In our “Spring Cleaning” segment, we review albums that have been sent to us over the years, and have subsequently been left lying around the WRUC Office. There’s no rhyme or reason to what we pick, but an album with an interesting (not necessarily in a good way) cover is more likely to catch our eye. The body of this post is written by Cameron Yang, with responses from the blog managers Trevor and Paul included as well.
These are our first reactions to the album Makar – Funeral Genius. We have no idea what this is going into it, and the inside and the outside cover give of completely different vibes, which only adds to our confusion… The recommended tracks are 2, 1, and 5 in that order, so we will at least listen to these tracks.
Track 2: I wanna know what I don’t know
I think everyone feels this way sometimes. The song starts off on a good note, with a relatively interesting piano intro, but that melody is basically the backing to the entire track. It gets boring very fast. The vocalist comes on, and sings the same melody on top of the same piano backing over and over for the entirety of the song. The beginning is indistinguishable from the middle or the end.
Paul: I thought it would be punk, and it was, in that it was a very simple and boiled down pop. But it needs to be about 1.5 minutes shorter.
Trevor: I agree.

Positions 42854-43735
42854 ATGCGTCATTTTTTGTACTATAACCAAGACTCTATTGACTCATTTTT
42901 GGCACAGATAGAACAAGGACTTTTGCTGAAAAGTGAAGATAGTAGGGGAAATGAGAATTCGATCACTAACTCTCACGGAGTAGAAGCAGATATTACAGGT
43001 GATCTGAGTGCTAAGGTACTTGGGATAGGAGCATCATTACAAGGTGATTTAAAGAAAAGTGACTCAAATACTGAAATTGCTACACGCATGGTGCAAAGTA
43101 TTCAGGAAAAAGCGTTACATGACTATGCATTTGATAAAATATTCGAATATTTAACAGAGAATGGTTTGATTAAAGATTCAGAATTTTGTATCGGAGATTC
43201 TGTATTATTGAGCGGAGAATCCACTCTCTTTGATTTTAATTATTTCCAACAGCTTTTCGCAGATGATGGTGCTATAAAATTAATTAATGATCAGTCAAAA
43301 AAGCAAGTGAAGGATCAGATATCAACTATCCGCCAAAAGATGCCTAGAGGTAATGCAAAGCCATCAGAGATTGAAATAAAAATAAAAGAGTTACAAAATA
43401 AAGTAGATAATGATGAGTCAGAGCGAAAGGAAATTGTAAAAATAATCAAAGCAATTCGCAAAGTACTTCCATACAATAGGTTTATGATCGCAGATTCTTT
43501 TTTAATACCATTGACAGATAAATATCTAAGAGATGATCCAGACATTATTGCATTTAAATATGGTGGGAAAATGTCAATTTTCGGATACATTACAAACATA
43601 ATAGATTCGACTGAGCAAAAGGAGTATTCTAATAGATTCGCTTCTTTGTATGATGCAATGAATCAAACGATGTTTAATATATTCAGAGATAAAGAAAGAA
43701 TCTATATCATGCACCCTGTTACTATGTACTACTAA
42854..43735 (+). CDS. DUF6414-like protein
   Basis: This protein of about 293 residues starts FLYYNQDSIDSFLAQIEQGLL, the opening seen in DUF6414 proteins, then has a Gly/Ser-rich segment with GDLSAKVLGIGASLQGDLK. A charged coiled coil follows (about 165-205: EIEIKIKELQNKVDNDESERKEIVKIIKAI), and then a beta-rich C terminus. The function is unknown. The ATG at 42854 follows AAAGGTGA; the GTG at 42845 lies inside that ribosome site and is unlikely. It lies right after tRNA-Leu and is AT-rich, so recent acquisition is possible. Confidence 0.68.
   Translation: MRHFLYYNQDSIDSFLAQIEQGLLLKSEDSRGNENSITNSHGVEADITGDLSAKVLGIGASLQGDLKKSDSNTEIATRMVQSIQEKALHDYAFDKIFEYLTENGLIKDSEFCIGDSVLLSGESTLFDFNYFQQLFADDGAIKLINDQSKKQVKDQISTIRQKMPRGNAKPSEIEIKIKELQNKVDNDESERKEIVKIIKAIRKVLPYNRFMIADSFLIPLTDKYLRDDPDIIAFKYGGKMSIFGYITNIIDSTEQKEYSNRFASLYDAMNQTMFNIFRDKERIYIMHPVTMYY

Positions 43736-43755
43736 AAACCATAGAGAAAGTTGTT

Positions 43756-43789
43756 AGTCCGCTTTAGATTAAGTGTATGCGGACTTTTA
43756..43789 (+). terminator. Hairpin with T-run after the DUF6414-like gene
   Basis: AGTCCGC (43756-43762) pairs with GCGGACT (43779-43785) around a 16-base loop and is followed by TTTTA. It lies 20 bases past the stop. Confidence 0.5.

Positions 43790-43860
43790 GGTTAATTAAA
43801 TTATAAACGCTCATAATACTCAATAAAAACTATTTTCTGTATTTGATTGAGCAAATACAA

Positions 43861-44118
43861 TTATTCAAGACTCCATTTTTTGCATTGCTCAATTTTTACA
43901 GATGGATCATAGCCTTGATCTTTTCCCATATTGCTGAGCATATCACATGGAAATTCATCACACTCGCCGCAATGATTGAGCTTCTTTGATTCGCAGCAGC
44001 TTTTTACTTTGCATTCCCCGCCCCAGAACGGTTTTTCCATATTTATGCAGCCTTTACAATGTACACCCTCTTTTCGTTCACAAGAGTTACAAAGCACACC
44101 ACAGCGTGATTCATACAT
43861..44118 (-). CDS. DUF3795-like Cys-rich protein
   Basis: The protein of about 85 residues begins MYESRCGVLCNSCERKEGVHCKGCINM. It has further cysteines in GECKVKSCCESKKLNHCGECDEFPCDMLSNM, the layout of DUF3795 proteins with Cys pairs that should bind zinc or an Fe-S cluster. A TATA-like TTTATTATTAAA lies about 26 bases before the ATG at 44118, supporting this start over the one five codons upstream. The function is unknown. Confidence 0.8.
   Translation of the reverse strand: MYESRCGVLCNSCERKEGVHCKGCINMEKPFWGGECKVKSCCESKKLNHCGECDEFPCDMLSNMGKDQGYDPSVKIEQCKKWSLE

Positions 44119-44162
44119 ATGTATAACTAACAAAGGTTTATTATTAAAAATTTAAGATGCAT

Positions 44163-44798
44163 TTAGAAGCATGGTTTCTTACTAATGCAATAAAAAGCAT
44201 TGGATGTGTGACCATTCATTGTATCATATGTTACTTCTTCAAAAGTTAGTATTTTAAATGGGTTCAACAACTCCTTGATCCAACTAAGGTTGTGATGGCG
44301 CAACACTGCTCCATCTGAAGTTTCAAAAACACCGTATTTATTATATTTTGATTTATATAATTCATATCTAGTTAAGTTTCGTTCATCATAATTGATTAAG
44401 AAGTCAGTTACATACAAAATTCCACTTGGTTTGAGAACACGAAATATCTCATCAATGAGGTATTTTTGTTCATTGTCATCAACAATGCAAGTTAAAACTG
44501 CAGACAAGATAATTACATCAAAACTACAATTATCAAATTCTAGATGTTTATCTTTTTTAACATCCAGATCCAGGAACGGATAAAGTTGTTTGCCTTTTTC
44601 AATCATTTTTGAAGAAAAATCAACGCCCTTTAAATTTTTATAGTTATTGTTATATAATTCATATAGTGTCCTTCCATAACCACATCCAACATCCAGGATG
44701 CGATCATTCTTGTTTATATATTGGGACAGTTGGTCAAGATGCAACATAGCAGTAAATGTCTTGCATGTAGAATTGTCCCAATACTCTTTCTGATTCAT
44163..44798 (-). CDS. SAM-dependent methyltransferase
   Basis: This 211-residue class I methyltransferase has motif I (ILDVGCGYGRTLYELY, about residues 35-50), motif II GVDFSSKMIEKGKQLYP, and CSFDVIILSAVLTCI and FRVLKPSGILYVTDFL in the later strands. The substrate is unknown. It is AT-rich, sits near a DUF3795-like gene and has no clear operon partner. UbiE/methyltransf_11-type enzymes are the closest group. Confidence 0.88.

OVERALL: Highly repetitive. Not a good start.
Track 1: Funeral Genius
Guitars open this track, which is a blessing for this band, since they seem to be able to do guitar chord changes much more easily. At this point we realized, there hasn’t been a hook, solo, or instrumental in either of these very popy tracks. The vocalist is as monotone as she was on the last track. We did notice on this track that they have a bassist that has been playing for at least more than a year, and ought to find better work.
Paul: I looked at their description, and they do actually describe themselves as punk to a degree. It has all the attributes of punk, minus the fun. The baseline carried me through about three fourths of the song, at which point I realized what I was really longing for was a hook or an instrumental solo.
Trevor: I don’t think it’s that bad. They don’t try to overdo themselves, they play within their own talents or skill. It could have been a lot worse if they pushed themselves too hard.
Track 5: I Can’t Tell You to Stay
This track is really benefited by the duet, and another solid baseline. It mixes up the formula they have and makes an altogether more interesting experience for the listener. We had heard the male vocalist before, but this the first time him and the female vocalist appeared on the same track. It’s a wonder why they didn’t put this track first, or at least before the first and the second track.
Paul: The bassist should definitely be playing jazz. Also, this song had no notable repetition; in fact, the swap between vocalists really provided a nice change of pace. The song ended weakly, though, as for the last 30 seconds or so the pianist and the bassist repeated the same two or three chords until fading out.
Trevor: This track was my favorite out of the ones we have listened to so far. I think the instrumentals did very well to develop a hook for the audience.
It was potentially interesting pop with punk sensibilities, but it was plagued with repetitive chord progressions, uninteresting singers, and a serious disparity of talent between particular band members. The vocal mixing was the greatest sin of all, since a supposedly pop and vocalist oriented had mixed the instrumentals in way higher than they should have.